Bitwig Studio 1.1 Adds Lots of Details; Can It Escape Ableton’s Shadow?

Bitwig Studio has been quietly plugging along in development, adding loads of engineering improvements under the hood. Version 1.1 is the largest update yet. Here’s the summary of the update: Minus the marketing speak, the exhaustive changelog (here, for Mac): It’s an impressively long list of enhancements in quantity, though most of the changes are fixes and enhanced hardware and plug-in compatibility. For instance, you can side-chain VSTs, and there are new options for routing multiband effects and multi-channel plug-ins. The big enhancements: More routing for audio and MIDI VST multi-out sidechain support and multi-channel effect hosts Updated …


Tracktion, Elegant, Modern $60 DAW, Now Does Linux, Too

Properly configured, a Linux system can breathe life into old hardware or finely-tune performance on new gear. The problem has often been not the OS, but having a comfortable tool for production when you load it. And so that means Linux fans – or would-be fans – will likely be pleased to see the image above. It’s Tracktion, the lovely but oft-overlooked, bargain-priced DAW, running on Linux. (I highly recommend the just-released Ubuntu Studio. The update includes loads of fixes that solve the kinds of audio configuration problems that have kept many people from Linux, and the compatibility of that …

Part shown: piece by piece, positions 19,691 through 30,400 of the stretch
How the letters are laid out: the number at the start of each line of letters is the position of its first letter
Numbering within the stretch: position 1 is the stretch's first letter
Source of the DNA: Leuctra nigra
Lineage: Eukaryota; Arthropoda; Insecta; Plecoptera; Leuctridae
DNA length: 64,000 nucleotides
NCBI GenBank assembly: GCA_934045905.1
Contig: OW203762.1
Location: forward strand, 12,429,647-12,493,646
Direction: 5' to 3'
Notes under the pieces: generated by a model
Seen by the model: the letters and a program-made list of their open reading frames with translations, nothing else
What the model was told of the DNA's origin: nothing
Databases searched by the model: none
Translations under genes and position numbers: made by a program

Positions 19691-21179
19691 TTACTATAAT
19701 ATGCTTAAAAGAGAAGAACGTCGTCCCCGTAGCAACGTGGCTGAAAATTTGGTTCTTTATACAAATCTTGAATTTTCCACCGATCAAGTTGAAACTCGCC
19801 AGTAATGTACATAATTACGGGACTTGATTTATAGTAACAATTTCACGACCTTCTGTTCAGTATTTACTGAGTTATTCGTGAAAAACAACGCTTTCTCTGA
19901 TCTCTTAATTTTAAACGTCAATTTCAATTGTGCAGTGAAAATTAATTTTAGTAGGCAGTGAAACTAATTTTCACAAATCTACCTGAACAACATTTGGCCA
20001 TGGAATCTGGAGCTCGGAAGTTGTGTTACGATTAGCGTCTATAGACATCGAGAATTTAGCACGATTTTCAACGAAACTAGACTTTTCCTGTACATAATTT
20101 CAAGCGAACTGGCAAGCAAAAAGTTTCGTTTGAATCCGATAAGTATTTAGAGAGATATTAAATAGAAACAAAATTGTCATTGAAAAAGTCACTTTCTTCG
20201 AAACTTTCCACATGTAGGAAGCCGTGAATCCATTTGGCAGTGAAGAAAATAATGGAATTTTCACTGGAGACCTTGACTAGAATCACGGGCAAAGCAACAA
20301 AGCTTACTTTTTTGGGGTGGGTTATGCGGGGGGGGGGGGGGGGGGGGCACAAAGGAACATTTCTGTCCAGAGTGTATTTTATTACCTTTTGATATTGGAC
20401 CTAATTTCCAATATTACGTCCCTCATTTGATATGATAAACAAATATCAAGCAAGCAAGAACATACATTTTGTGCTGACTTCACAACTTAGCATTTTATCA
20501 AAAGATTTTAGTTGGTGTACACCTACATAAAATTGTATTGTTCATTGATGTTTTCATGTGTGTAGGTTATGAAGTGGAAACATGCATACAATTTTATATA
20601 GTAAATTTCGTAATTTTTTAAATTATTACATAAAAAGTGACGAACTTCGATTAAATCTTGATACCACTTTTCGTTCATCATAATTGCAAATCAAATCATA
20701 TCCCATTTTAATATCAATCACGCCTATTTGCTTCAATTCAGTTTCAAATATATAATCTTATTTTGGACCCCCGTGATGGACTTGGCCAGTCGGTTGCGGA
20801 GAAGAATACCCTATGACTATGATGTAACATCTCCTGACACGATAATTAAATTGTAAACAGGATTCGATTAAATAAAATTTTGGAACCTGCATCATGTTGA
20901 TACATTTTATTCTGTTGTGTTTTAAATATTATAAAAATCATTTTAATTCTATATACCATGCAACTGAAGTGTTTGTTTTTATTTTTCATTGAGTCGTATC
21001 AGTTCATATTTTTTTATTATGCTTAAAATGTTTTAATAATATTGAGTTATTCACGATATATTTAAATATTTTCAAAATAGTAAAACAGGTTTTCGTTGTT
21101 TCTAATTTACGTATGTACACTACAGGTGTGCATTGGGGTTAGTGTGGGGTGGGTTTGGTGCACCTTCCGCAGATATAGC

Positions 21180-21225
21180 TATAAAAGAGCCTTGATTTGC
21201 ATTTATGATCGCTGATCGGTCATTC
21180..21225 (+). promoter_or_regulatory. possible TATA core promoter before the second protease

Move Over, Kinect? Asus Xtion PRO Claims to Be PC-Friendly Developer Solution for Windows, Linux

Before Microsoft made Kinect’s 3D-sensing, skeletal-tracking “natural interaction” a console tech, it got its start via maker PrimeSense on the PC. Ironically, efforts by hackers to do amazing things with Kinect may be part of what has given Kinect traction – certainly, launch titles were extremely limited. Now, the same natural interaction looks to come full circle to the PC, and make the transition from hacks to official development. We’ve already seen the OpenNI group, of which Microsoft and PrimeSense are members, promise open, standard development across devices. Now, we’re beginning to see devices, plural, in place of just Microsoft’s …


Combining Gloves with Kinect, Gestural 3D Modeling Shows Promise

We live in three-dimensional worlds, and physically we can move easily through 3D space. But mapping our intuitive sense of space, movement, and position to the computer is a massive challenge. Our interfaces are primarily two-dimensional, and even the three-dimensional interfaces may lack the kind of sense of space that comes naturally to a child. Sebastian Pirch writes with a new project combining an array of open source tools to enable gestural modeling in 3D space. The heady brew of tools: a simple mesh modeller that uses KINECTs depth perception and homemade data gloves for a more real world oriented …


Score an Operating System: Music, Sound, and Ubuntu Free Culture Showcase on SoundCloud